Oct. 9 debate: Your turn to take the mic

Share This

Most people know that next Sunday's presidential debate will use a town hall format and field questions directly from the audience. What they may not know is that questions will not be limited to the audience in the auditorium at Washington University in St. Louis, making this a great opportunity to get your issues on the table.

The Commission on Presidential Debates is reserving a portion of the second debate for questions submitted online, and this format should generate big participation from a broad spectrum of voters. It's all happening at PresidentialOpenQuestions.com, where you can submit your own question or vote your support for those already posted. Moderators have agreed to consider using the 30 most popular questions as part of the debate.

So what's the most effective way to get your voice into the mix?

Probably not by minting a new question, since there are more than 9,000 questions under consideration so your chances of getting a new entry to rise to 30-most-popular status are slim. In fact, you run the risk of undercutting support for an important issue by splitting votes among nearly identical questions. (Think "Saturday Night Live" guest hosts Larry David and Tracy Morgan coming up short for best comedy guest actor at the 2016 Emmy Awards.)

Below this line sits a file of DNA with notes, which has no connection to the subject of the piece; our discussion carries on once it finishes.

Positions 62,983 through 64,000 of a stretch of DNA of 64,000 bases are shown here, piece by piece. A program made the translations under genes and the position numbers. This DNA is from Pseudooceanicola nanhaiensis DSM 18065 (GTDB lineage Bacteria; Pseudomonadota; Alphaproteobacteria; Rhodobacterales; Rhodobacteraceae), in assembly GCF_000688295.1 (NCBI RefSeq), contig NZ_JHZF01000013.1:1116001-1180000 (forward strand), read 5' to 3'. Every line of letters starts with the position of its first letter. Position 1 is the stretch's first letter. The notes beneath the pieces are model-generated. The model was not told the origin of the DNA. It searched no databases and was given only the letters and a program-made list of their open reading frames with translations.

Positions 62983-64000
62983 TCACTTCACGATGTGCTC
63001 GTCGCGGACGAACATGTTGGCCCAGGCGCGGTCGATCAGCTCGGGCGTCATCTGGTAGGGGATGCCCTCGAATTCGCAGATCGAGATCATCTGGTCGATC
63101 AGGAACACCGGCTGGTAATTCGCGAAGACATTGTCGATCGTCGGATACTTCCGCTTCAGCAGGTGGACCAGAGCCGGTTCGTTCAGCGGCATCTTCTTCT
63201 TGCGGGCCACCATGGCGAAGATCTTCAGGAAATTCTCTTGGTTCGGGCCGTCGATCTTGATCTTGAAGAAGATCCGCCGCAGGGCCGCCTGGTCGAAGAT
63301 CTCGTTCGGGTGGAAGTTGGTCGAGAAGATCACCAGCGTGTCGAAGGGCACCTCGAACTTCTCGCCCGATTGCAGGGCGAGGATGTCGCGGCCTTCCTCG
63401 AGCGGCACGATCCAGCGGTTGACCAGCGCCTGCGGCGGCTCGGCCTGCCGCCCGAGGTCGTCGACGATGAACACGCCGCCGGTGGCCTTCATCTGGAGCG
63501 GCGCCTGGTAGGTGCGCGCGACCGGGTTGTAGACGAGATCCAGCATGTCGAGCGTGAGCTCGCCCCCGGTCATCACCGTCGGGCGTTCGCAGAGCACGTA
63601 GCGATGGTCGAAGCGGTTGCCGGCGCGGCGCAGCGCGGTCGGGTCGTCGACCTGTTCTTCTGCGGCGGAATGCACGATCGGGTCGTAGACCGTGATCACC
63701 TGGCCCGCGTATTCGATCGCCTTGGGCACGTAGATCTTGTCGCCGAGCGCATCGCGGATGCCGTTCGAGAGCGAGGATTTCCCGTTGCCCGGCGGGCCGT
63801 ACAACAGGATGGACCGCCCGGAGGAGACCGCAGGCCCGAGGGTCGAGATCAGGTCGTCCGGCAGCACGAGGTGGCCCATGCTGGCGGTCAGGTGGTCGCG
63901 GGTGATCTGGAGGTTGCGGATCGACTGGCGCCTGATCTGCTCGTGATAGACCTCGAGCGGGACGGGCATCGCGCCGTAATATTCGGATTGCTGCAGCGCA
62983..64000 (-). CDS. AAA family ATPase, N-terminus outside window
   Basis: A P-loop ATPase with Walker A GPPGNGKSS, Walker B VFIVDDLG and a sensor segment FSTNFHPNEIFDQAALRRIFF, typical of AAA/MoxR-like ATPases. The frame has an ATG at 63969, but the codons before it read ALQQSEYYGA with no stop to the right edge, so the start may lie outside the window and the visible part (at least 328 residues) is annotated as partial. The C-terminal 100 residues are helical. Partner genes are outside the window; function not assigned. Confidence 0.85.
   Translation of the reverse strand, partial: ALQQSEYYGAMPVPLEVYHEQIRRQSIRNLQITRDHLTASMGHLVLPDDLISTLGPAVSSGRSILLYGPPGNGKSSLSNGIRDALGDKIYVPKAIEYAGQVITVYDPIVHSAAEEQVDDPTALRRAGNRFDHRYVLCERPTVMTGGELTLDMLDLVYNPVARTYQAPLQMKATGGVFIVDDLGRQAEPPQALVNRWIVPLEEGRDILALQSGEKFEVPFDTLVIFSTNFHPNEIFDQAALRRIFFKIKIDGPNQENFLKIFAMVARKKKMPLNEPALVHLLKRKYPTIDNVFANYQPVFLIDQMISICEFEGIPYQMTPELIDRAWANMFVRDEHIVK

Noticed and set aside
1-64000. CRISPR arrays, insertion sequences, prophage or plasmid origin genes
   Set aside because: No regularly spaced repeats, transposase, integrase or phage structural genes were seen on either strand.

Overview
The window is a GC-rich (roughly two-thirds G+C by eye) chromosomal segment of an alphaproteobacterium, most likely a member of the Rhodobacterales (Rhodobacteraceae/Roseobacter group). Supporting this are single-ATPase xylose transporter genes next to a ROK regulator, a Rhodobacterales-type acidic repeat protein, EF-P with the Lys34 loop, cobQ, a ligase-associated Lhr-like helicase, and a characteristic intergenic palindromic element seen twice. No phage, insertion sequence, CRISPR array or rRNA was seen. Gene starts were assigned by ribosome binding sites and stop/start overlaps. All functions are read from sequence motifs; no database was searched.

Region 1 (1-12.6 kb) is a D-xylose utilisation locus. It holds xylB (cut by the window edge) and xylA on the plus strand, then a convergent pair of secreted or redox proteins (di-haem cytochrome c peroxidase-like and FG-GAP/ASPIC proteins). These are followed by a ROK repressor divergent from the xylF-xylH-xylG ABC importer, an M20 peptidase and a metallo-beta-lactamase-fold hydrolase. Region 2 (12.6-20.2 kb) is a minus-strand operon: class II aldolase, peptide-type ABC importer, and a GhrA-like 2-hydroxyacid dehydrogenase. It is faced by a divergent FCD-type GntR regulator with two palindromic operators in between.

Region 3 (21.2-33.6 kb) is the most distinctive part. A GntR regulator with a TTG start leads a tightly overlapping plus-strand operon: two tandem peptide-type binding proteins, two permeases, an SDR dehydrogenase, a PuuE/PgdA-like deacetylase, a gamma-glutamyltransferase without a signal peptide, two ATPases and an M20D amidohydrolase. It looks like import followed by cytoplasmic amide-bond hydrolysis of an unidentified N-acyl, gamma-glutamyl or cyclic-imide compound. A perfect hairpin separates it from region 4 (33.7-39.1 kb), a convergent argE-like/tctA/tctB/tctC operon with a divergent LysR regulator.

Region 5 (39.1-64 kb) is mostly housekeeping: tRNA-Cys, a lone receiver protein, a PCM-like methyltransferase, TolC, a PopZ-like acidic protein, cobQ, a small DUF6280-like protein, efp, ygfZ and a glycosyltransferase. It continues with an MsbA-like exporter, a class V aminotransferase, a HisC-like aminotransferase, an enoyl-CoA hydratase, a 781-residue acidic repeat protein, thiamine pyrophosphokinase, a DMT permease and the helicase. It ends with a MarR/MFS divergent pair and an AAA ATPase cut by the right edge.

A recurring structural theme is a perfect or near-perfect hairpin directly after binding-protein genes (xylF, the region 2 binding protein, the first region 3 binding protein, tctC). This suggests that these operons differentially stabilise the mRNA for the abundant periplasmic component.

Thankfully, the site makes it easy to find a good bandwagon to jump on without spending hours weeding through thousands of questions. Just enter keywords like "public schools," "standardized testing," "charter schools," "student debt," "job growth"—whatever you want—and odds are that you'll find a decent option for the issue you really care about. Find it, click on "Vote!" and you're on the way to getting that question to the top of the list.

It's been a crazy campaign, but here is a chance to get the entire country focused on the issues you really care about—the ones that directly affect you, your family, your workplace and your community.

Don't waste it!

[Mike Rose]